After qualifying for Olympics, golfers are snubbed. The explanation is baffling

Joost luiten olympics

Joost Luiten is among the Dutch golfers who will not be competing at the Olympics next month.

Getty Images

It may not seem possible that the 148th-ranked pole vaulter in the world could miraculously summon what’s needed to be the best vaulter on the planet during a given week. Or that the 302nd-ranked female hurdler could suddenly become one of the 10 best at clearing barriers at a full sprint. The farther down the rankings you go, there seem to be obvious physical limitations. 

The Olympics, as an entity, knows that. But it still sets up literal standards for each track and field competition that, if matched during an official World Athletics competition, earn athletes a trip to the Olympics. The dream is perpetually alive. And when you see the 242nd-ranked discuss thrower routinely coming up 12 meters short, you understand why these qualification marks are set.

But golf is different. The Olympics knows that, too. 

Golf is different on every course in every country on any day all over the globe. Over four days, one of the 30 best golfers in the world tends to win. But sometimes — quite often, really — they scrape and claw to be just one stroke better than a player you weren’t expecting would contend. 

Which makes it such a shame that the Netherlands Olympic Committee misunderstands that. Thanks to an initial report from Doug Ferguson of the Associated Press, it has become clear that only one Dutch golfer will represent the country in the Paris Olympics — Anne van Dam — eve though four qualified. Joost Luiten (ranked 148th), Darius van Driel (242nd) and Dewi Weber (302nd) were all informed that, despite meeting the marks set by the International Olympic Committee, their own national committee is declining to send them to France as representatives of the Dutch Olympic team.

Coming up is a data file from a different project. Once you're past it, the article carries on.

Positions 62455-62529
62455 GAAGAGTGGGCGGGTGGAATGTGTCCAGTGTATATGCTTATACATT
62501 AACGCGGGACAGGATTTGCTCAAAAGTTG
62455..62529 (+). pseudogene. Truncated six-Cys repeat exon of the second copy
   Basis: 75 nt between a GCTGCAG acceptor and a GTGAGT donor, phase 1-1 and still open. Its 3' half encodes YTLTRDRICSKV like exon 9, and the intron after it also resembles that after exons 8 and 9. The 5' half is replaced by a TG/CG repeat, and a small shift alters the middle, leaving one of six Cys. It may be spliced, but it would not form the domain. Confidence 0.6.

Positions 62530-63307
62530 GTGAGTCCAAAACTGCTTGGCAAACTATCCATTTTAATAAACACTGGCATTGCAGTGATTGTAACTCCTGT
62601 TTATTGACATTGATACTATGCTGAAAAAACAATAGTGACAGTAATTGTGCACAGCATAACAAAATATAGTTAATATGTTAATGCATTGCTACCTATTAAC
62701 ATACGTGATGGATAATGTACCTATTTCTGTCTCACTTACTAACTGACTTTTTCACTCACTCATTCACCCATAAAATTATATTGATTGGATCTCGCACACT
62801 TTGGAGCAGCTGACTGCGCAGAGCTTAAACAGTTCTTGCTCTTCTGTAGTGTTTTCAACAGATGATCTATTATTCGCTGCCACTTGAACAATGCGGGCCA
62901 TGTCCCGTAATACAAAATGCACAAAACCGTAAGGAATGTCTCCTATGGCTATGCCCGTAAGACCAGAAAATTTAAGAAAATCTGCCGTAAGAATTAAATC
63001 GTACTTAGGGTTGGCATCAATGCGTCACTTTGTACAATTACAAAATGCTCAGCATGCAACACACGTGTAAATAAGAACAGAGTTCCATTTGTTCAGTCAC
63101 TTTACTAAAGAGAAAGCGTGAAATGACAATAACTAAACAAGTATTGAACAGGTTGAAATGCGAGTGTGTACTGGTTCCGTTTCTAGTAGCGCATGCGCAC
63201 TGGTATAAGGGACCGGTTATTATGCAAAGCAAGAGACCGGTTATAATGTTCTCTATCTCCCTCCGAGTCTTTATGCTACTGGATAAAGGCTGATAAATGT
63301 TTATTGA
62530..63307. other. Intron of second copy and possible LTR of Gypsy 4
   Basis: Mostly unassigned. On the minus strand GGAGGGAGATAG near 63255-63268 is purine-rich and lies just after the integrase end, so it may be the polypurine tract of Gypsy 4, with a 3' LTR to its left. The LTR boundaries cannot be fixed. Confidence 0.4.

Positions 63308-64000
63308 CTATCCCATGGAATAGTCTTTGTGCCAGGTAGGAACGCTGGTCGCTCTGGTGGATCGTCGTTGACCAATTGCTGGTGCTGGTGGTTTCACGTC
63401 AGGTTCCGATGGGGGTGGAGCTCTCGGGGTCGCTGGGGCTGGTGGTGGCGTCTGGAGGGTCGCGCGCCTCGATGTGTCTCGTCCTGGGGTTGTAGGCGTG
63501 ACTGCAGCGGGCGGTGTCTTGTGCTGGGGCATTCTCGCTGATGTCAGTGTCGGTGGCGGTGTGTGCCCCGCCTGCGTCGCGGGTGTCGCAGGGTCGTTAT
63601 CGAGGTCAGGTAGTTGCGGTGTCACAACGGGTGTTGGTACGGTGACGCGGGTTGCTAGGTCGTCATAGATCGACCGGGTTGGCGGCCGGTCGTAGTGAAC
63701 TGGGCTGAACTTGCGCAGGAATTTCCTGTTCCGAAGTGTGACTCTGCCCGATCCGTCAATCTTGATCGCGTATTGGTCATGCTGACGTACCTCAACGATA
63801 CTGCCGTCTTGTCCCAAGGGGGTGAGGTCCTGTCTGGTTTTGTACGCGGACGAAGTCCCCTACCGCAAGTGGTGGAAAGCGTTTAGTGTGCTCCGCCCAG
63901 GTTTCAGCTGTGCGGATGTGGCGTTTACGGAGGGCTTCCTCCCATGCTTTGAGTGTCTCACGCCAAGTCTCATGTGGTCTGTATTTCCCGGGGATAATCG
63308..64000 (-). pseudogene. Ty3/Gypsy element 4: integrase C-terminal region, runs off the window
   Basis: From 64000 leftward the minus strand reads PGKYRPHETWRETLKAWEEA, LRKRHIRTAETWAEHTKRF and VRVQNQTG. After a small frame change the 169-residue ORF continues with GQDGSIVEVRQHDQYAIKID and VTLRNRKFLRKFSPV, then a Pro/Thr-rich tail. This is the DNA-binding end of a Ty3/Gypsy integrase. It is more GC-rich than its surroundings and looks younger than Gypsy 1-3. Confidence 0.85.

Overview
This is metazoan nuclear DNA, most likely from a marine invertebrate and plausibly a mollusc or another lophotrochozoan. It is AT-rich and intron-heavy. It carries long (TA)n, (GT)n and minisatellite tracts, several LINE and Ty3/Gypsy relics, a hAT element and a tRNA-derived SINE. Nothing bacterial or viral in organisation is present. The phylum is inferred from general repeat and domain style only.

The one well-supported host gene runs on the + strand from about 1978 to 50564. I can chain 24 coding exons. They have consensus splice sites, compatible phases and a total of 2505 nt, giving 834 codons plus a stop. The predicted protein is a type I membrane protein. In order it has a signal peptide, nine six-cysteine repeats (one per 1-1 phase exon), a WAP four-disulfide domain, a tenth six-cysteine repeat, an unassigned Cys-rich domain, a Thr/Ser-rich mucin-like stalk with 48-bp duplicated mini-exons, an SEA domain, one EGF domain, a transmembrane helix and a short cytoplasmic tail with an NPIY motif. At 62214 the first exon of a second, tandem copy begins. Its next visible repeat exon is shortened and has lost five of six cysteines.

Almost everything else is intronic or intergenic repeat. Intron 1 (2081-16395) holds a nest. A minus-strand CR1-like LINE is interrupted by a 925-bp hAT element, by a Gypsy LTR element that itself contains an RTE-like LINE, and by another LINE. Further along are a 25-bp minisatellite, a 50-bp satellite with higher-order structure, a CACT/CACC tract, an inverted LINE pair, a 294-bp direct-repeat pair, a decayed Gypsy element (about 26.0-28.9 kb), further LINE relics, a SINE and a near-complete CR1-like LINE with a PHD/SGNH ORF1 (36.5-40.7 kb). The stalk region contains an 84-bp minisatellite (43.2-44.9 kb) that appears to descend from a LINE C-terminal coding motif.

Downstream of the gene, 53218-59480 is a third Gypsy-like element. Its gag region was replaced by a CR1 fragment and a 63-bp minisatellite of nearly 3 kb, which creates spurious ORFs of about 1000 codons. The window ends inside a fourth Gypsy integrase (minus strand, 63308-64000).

Since golf rejoined the Olympics in 2016, the National Olympic Committee of the Netherlands Sports Federation has — unlike other NOCs — blanketed its approach with an extra set of qualifying rules. Being the best golfer from the Netherlands is not enough — you have to either be ranked in the top 100 in the world, or prove it by earning a high finish in a sanctioned tournament in the run up to the Games. Without that, the Netherlands Olympic Committee believes a player doesn’t display a realistic chance of finishing in the top 8 and contending for a medal. Van Dam was the only one of the four Dutch qualifiers to make that happen, when she finished second late last season on the Ladies European Tour.

Understandably, the players are upset. Weber aired her grievances to Golf Digest, while Luiten sounded off on social media (below) and van Driel to, calling the snub “political,” from a director who doesn’t understand golf. The Royal Dutch Golf Federation tried taking action, even meeting with the NOC earlier this month, presenting figures about what makes golf competitions different from other sports and offering to pay for the costs of the trip. But the federation’s bid, with Luiten campaigning in person, was denied because, “no reasonable chance of a top 8 ranking in the Olympic Games has been demonstrated.”